Overseas Business Schools Become More Attractive To Brits

Funding cuts and economic meltdown mean UK schools aren’t quite as popular with domestic applicants

With 16 schools listed in this year’s Financial Times top 100 global MBA rankings, business education in Britain staked its place on the global map once again.

However, even the likes of LBS, Cambridge and Oxford have failed to stop some of the country’s best business talents from leaving.

In 2009, 30 percent of British students sent their GMAT scores to UK business schools, down two per cent from 2005's figure, research from the Graduate Management Admission Council (GMAC) shows. 

The marginal decline, according to GMAC, has been accompanied by a boost in UK citizens applying to US programs. After several years of cooling interest in studying in the US the proportion of GMAT score reports sent to US programs by UK citizens increased to 50 per cent in 2009, up from 48 percent in 2005. 

Traditional reasons such as "speaking the same language", "sharing the same roots", and "attending prestigious schools" are the main reasons that Brits cross the Atlantic for further education.

GMAC research analyst Alex Chisholm says the UK "probably shouldn't worry about this proportional shift because in absolute terms the total number of score reports sent to UK schools by UK citizens has continued to increase due to overall testing growth". 

Chisholm says: "The UK is still very much an importing market [in business education]. Schools in Britain bring in more students than they lose and the country ranks as the second largest destination for global GMAT examinees behind the United States. It is a very successful and highly regarded education market in the eyes of both domestic and foreign students." 

For instance, Britain is attracting a growing number of applicants from European countries. The proportion of GMAT score reports sent to UK schools by European testers grew from 12 per cent in 2005 to 14 per cent in 2009.

The troubled UK financial market means that fewer companies are able to give financial support to employees doing an MBA.

David Iredale, 24, had to take a loan from British bank Natwest to pay the tuition fees at Lancaster University Management School. The Liverpool native says getting funding from companies is hard compared to a couple of years ago.

Also, the financial crisis has hurt the reputation of business education, according to Iredale, who was a project manager at a real estate company in Manchester before his degree.

“I get the feeling a lot of the confidence in doing an MBA is lost in general,” he says. “A lot of people now think, ‘Those people in the MBA put us in the mess, so why should we go for it?’”.

Of the 80 full-time students enrolled in Lancaster University Management School’s MBA Class of 2010, only five are British.

Iredale flirted with the idea of studying in the US before committing to Lancaster, where he previously completed an MSc in Project Management. He would also have been very interested in studying in Asia.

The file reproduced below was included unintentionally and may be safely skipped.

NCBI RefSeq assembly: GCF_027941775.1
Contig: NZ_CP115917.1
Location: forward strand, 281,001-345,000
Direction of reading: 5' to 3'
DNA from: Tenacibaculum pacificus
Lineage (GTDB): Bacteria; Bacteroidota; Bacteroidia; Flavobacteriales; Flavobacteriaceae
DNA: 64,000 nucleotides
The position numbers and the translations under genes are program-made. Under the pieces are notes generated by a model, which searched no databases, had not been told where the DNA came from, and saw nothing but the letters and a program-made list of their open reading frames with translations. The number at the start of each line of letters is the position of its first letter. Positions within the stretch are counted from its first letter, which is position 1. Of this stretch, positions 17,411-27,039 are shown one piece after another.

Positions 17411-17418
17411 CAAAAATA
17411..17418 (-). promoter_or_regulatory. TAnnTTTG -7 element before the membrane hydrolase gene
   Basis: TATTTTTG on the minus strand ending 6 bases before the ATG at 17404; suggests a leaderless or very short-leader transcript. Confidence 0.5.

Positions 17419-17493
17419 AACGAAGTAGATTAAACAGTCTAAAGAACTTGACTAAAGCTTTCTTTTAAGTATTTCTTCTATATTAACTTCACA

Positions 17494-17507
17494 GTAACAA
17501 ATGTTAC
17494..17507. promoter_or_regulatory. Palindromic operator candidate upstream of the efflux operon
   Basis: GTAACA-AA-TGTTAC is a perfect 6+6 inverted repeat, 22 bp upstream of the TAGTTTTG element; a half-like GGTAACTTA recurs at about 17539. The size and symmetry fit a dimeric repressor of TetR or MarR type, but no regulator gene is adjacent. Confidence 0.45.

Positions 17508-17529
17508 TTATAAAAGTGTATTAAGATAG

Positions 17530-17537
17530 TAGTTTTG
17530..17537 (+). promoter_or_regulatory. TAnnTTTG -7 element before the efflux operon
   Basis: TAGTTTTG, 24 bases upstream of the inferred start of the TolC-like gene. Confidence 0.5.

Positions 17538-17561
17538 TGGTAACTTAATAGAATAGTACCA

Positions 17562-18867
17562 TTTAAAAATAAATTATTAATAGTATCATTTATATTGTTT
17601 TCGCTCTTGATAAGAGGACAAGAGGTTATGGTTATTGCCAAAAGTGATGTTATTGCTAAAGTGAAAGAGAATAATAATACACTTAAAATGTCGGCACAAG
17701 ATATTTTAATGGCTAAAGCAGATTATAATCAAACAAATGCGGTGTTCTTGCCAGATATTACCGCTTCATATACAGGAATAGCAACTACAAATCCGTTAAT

One British student studying in Asia is Jenny Costelloe, the only Brit in Nanyang Business School’s MBA Class of 2010. Costelloe was working in the oil and gas industry in Singapore when she went for Nanyang Business School’s MBA open day, and she was hooked immediately.

“The course seemed to offer the flexibility I was looking for and to understand the desire of many people to change careers, so it appealed to me,” she says.

Nanyang Business School is ranked 27th in the world and fourth in Asia in this year’s FT Global MBA Rankings, but its high ranking isn’t the only thing Costelloe noticed.

“I could have gained fundamental business skills at any reputable business school,” she says. “But the unique things about studying here are: the cultural exposure; the appreciation of the strengths (and some weaknesses) of Asian business; and, the contact with students who will form an extensive network for me throughout Asia after graduation.”

On the trend for UK students to do an MBA abroad, Costelloe says it is “symptomatic” of the economic shift away from the West towards Eastern powerhouses.

The growing popularity of the GMAT exam, with more European schools accepting GMAT scores, is another for the decline in the proportion of scores sent to UK schools, says GMAC’s Chisholm.

Also, recognition from the media has helped European schools to bring in students.

Twelve European schools are currently in the FT’s global MBA rankings.

The main challenge for British schools, according to Lancaster University’s Iredale, is to “gain more professionalism”.

“Currently, the US business schools offer a more professional approach to the MBA when compared with their U.K counterparts,” he says.

However, one thing that the UK institutions do offer is a “more traditional feel” to business education, notes Iredale.

“There is less of a perception that an individual is purchasing an off-the-shelf MBA program in the U.K,” he adds.  

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